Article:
The Arabic language will continue to thrive
The Arab world is home to a diverse set of literary and cultural traditions that have shaped our identities and informed our shared history. It is our collective duty to keep this heritage alive for generations to come, and this is done first and foremost by cherishing and preserving the Arabic language.
This is why Sheikh Khalid bin Mohamed’s call for initiatives promoting Arabic language and literature is most welcome. On Wednesday, Sheikh Khalid called for new programmes to boost Arabic language skills and foster storytelling through poetry.. The goal of this move is to keep the UAE’s cultural traditions thriving and to give a breath of fresh air to Arab literature.
This is all the more pressing at a time when 70 per cent of young Arabs feel that their mother tongue is losing its value, according to the 2017 Arab Youth Survey. The report also showed that more than half of young Arab - and two thirds of Gulf youth - admit they use more English than Arabic in their daily lives.
That many young Arabs now master another language attests to their openness to the world. However, this does not have to come at the expense of our own language. And UAE leaders are making it a top priority to encourage Emiratis to be proud of their mother tongue.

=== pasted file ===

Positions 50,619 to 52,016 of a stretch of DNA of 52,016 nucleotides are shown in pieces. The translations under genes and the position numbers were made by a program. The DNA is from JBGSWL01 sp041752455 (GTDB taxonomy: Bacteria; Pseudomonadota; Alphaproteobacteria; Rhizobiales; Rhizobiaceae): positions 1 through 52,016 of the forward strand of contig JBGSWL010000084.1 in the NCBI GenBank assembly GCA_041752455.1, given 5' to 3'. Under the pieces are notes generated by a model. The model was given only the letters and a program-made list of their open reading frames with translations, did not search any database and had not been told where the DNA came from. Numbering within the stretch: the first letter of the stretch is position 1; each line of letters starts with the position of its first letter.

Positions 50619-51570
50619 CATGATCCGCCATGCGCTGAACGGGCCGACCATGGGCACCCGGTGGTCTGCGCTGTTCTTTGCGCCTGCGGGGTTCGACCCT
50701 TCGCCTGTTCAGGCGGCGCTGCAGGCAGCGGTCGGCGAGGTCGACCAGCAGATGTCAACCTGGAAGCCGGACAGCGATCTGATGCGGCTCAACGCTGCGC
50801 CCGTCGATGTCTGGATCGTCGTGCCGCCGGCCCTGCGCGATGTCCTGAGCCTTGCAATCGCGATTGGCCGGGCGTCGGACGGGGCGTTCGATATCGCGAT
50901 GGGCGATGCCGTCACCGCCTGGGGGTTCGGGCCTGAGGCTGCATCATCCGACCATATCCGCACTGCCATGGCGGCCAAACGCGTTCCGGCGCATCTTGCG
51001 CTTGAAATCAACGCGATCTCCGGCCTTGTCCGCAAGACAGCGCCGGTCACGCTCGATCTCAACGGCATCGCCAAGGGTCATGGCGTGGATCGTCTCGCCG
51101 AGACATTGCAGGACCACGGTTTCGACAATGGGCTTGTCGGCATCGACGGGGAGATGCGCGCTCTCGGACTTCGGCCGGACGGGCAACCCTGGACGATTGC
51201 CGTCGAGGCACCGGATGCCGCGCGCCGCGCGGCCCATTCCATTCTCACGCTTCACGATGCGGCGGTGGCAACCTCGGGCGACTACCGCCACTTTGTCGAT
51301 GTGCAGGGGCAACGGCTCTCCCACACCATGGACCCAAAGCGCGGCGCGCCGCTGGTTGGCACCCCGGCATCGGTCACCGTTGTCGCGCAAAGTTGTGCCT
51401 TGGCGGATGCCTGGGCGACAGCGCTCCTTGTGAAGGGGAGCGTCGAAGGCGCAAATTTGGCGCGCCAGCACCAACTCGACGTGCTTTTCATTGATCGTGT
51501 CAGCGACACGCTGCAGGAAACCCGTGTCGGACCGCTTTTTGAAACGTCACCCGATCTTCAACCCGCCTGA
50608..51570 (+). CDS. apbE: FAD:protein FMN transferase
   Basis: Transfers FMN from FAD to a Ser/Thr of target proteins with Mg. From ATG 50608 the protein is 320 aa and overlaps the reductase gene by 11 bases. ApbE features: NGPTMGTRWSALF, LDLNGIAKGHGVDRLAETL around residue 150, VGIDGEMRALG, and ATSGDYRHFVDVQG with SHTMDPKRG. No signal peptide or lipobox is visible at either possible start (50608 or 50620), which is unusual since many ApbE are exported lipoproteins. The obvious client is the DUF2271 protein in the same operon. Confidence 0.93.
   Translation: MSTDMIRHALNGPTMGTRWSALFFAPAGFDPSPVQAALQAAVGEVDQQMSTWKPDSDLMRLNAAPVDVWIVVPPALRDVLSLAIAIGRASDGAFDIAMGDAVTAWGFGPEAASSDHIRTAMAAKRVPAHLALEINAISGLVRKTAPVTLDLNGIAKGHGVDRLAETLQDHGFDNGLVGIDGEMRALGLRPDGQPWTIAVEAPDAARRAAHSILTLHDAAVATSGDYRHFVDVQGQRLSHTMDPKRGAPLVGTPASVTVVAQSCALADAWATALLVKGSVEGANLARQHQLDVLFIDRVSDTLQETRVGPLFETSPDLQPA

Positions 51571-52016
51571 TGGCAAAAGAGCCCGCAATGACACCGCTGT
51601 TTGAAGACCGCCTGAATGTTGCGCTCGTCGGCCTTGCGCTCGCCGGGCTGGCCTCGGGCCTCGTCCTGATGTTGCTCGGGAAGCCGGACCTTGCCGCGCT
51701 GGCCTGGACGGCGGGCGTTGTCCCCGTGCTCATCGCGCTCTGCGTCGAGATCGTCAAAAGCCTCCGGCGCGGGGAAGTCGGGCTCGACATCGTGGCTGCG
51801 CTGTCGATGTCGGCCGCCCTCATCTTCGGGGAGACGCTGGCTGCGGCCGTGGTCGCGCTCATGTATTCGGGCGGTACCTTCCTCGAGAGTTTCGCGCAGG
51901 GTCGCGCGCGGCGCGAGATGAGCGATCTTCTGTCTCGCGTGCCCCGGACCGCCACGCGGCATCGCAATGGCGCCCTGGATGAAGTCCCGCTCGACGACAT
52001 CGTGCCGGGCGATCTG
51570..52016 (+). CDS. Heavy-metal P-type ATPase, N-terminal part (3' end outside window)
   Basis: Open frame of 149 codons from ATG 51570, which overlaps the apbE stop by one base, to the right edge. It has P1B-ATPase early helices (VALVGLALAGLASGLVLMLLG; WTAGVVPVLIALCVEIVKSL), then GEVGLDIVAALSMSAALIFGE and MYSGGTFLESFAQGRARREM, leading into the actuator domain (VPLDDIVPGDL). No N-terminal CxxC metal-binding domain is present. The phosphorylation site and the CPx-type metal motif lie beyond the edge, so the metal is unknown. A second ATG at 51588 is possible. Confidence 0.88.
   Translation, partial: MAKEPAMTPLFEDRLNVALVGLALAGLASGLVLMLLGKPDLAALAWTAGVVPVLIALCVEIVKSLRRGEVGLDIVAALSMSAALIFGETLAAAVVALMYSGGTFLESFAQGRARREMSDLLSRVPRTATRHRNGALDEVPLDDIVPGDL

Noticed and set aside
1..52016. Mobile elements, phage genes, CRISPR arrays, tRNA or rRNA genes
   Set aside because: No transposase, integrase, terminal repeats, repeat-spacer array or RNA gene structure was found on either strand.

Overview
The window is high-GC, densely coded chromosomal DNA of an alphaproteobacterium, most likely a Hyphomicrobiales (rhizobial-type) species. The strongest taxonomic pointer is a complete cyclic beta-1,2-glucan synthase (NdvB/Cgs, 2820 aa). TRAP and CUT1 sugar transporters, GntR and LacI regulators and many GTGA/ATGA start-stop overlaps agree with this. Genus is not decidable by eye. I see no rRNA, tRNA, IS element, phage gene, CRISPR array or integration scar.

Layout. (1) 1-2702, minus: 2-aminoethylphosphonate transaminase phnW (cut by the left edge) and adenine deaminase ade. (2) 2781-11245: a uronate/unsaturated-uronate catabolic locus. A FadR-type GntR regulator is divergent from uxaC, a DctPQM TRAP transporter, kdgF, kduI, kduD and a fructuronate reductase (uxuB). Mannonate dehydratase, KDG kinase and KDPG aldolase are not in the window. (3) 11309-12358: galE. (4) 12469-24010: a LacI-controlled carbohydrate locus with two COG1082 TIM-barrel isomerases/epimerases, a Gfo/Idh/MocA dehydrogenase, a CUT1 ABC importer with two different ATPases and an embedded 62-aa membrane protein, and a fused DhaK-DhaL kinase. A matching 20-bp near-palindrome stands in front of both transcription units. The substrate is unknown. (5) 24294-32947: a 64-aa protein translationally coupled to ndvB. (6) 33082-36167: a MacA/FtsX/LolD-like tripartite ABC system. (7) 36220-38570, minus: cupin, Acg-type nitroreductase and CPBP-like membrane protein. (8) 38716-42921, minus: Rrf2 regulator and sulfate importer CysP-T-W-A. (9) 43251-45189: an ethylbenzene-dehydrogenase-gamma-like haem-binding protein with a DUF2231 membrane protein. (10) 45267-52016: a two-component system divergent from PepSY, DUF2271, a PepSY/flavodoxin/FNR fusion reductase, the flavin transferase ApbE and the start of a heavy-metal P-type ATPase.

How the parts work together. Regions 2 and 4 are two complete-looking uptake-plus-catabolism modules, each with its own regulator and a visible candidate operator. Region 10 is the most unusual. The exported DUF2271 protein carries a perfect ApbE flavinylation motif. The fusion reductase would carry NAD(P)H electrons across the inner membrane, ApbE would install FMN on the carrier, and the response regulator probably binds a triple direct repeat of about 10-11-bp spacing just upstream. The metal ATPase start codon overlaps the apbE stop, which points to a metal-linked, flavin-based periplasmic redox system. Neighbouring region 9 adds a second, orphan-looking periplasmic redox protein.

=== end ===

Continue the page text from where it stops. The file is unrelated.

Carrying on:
Last month, the Minister of Education Hussain Al Hammadi has called on pupils and parents to suggest innovative ideas to make Arabic courses more dynamic and engaging. This Wednesday, on Emirati Women’s Day, officials announced the launch of a new award for Nabati Poetry. The competition is named after Emirati poetess Osha Bint Khalifa Alsuwaidi and aims to celebrate the legacy of a renowned woman of letters while inspiring others to follow in her footsteps. Emirati leaders have also led by example. This May, Sheikh Mohammed bin Rashid, Vice President and Ruler of Dubai, shared his joy over the marriage of his three sons in a poem.
Arabic has the potential to connect us together. It is the sacred language in which all Muslims pray and the mother tongue of 22 nations spanning over two continents. It is now up to the younger generation to draw inspiration from this rich history and keep Arabic literary traditions alive.
Updated: August 29, 2019 09:23 PM